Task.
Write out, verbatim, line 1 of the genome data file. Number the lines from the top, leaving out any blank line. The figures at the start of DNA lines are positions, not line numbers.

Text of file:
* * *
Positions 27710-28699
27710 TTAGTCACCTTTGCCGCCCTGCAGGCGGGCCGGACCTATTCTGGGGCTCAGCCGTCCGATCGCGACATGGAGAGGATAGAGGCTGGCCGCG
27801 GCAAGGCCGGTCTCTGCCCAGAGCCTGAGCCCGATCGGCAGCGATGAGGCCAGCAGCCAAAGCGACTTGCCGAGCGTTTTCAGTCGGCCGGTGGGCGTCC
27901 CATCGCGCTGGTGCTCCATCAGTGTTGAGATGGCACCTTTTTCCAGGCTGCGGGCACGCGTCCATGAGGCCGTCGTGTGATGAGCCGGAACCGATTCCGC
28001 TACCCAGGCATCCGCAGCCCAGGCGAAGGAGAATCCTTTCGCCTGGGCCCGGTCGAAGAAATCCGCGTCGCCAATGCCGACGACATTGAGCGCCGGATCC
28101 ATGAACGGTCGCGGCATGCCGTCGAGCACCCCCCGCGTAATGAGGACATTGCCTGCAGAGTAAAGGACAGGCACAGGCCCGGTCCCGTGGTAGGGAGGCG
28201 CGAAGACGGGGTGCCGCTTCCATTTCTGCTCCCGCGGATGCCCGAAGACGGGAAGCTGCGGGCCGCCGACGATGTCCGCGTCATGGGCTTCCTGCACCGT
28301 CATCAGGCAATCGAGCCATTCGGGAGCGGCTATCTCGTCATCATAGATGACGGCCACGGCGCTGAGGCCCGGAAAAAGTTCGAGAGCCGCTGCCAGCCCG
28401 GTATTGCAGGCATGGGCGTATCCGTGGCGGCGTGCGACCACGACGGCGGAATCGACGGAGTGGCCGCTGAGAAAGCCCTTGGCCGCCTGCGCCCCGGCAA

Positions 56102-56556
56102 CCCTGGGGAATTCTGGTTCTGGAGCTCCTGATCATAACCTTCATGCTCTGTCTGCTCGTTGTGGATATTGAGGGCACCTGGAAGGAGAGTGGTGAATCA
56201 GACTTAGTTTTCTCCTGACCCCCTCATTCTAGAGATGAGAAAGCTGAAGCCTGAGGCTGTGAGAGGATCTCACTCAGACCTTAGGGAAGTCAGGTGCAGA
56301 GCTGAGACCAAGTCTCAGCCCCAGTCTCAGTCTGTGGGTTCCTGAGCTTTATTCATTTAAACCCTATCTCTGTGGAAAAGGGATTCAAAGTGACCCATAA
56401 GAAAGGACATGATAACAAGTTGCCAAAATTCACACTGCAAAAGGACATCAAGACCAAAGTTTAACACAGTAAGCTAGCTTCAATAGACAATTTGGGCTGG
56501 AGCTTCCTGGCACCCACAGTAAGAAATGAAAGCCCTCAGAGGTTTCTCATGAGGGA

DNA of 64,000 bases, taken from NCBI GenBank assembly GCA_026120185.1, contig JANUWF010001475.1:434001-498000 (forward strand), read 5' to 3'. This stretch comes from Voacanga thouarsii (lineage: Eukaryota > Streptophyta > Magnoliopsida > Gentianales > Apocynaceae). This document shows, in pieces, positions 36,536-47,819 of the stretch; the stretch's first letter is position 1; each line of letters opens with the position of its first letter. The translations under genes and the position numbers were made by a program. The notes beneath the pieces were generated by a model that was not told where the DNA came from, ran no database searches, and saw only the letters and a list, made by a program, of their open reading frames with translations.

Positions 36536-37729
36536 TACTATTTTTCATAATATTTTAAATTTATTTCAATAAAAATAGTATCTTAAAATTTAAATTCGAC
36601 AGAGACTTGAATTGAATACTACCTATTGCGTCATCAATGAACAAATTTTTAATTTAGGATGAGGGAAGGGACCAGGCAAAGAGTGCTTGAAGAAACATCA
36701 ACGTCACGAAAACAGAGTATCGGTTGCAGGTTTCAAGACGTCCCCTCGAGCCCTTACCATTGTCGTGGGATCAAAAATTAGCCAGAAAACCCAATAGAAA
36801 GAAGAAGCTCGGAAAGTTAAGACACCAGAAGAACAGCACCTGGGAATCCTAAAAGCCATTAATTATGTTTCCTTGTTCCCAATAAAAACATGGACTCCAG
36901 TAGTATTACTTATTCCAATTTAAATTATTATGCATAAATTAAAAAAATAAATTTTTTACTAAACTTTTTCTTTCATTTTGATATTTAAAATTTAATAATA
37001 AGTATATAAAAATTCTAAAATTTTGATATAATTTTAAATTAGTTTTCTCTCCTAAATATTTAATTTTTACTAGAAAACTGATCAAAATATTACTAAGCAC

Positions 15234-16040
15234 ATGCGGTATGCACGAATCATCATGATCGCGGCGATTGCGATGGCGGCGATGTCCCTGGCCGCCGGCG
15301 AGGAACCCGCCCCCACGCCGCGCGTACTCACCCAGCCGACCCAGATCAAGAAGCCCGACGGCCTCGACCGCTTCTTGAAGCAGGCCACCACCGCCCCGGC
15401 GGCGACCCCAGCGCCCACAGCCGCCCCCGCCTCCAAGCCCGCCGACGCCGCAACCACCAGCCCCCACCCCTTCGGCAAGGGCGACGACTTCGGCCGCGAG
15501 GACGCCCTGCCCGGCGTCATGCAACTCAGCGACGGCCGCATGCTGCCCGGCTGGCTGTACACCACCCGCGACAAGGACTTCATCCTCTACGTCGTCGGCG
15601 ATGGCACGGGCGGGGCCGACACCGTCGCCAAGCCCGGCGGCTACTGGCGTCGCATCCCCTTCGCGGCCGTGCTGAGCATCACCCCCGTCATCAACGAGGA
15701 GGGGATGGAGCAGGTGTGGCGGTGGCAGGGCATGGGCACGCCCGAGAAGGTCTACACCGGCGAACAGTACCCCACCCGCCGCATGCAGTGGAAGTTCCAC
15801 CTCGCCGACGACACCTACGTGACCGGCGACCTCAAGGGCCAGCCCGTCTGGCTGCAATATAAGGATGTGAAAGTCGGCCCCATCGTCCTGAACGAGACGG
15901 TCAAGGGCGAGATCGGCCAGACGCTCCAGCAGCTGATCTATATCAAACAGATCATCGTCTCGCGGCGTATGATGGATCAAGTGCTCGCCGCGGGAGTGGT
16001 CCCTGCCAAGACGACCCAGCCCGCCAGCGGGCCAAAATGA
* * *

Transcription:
Positions 27710-28699